I wanted to get back to the type of posts I started to write in the early days of this blog, which was a focus on learning and exploring the life of recently observed organisms. I do this often on Instagram, but those explorations don’t often get highlighted on the blog. So in this blog, I’ve combined most of the creatures I featured on Instagram in October of 2022.
All these creatures, plants, and fungi were observed on the ancestral lands of the Wiyot, Yurok, and Sinkyone peoples.
Most of these were on the underside of Salal leaf, the white stuff is a fungus, thriving on a deceased spider.
Gibellula genera parasitizes arachnids. If a spider trots along a leaf, log, or other plant matter and picks up a spore, our poor friend is doomed. The yellow mycelium will penetrate and eventually digest the spider from the insides. Ooooooo juicy.
Once the spider no longer-RIP-these shoots begin to grow out from the spider. Soon after the mycelium turns white, like what you see in the photos.
If you look on iNaturalist the array of spikey structures this fungus creates is definitely worth a scroll. There are four species within this genus. In Gibellula pulchra the exoskeleton remains, so the shape of the spider is easily recognized. I’m not sure about the ones I’ve seen in Humboldt, but I’m pretty sure I found one in Costa Rica earlier this year. Perhaps the bottom right photo is G. pulchra.
Trevor and I looked for more Gibellula-ed spiders the following day and quickly found one. So if you lie in Salal territory go for a hunt!
Ooooooo dem DROPLETS!
Mandy and I were OBSESSED with all the glorious drippy drops on the slime molds while exploring the local fungi in the early days of October.
These slimy slime molds are in the genus Stemonitopsis, and perhaps someone someday can help identify them further.
Coastal Giant Salamander
Above is a photo of a Coastal Giant Salamander, (Dicamptodon tenebrosus). These are the largest terrestrial salamander in North America, reaching up to 13 inches long!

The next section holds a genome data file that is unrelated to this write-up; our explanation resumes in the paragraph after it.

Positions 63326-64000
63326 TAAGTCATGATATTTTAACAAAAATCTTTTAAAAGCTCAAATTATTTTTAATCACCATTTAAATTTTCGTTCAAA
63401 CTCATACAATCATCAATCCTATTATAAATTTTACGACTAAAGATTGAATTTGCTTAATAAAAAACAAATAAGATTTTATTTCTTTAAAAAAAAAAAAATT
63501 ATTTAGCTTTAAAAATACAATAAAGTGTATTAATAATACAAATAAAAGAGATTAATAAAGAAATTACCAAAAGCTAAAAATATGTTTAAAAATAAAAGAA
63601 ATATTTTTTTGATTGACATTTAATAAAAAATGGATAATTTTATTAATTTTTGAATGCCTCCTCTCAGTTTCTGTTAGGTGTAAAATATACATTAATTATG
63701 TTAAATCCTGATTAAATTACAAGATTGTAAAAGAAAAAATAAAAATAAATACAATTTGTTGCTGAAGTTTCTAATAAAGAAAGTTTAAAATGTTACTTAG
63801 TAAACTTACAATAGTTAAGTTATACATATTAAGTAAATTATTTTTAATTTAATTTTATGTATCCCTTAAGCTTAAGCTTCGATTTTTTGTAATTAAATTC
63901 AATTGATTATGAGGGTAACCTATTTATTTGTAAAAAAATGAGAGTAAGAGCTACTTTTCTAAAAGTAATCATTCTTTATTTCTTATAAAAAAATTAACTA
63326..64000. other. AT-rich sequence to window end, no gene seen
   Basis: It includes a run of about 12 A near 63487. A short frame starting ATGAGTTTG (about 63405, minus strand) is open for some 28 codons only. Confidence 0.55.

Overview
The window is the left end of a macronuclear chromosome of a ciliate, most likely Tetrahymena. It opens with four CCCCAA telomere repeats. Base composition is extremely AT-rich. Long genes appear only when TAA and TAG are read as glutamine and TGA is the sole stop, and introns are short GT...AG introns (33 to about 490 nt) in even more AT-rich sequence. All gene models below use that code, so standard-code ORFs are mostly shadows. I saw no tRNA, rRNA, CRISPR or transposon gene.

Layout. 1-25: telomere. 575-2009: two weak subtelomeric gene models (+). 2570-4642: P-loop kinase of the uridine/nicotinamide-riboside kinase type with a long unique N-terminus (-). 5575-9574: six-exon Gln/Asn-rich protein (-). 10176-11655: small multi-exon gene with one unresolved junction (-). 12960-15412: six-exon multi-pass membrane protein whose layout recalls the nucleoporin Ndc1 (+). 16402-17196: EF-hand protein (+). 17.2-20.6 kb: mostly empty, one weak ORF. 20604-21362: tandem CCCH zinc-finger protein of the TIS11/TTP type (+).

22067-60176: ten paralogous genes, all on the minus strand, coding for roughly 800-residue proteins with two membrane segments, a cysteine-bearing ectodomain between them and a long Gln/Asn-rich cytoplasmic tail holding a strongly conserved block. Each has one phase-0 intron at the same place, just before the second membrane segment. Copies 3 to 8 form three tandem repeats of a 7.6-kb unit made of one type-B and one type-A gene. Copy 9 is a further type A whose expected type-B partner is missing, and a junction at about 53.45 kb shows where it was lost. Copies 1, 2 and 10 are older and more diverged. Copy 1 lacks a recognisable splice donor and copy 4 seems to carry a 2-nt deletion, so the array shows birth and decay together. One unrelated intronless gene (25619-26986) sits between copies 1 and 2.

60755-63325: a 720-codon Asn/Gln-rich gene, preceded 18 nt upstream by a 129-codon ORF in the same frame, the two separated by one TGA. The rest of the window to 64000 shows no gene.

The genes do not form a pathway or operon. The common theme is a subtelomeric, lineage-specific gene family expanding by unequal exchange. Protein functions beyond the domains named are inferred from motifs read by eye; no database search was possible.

This Sally is a member of the crew of creatures that will eat anything they can fit in their mouths. CRUNCH! Their strong jaws disable their prey which includes insects, worms, slugs, small rodents, and amphibians. With that broad head and strong bite, it’s understandable how they can be cannibalistic at times.
They can be found in the PNW. I’ve found twice as many aquatic larvae than adults with all the rummaging around in the forests and streams we do. Adults prefer to hang around underground burrows and emerge to mate and feed when humid and or wet outside. Apparently, they will break their nocturnal habits and come out during the day during the first heavy rains of winter, which haven’t really started yet. Perhaps this one is getting antsy!
Purple Jellydisc, Ascocoryne sarcoides! This gooey, yet stable, purple, but sometimes pinkish discs can be spotted on cut sections of logs.
These fungal discs are saprophytic, meaning they receive nutrients by breaking down and recycling dead organic material, like plant and animal matter. Give thanks to decomposers like this one this holiday season y’all, as they truly deserve it.
Lots of interesting rabbit holes to learn about with this species, its life-cycle, its relationship with trees with lower rot, and active compounds.
Trevor, Mandy, and I oooed and awwwed over the stunning colors of this Red-pored Bolete Rubroboletus pulcherrimus over the weekend.
As you can see, this bolete stains blue. Even though the bugs have devoured their way and set up shop in this mushroom I think the tunnels add to this mushie’s bravado.
Although it looks like R. eastwodiae (Satan’s bolete), ours lacks a thicker stalk. Good ol’ mushroom morphology and taxonomy, subtle differences means everything!
Being as October is spooky season, it’s also gore-y gooey goodness season.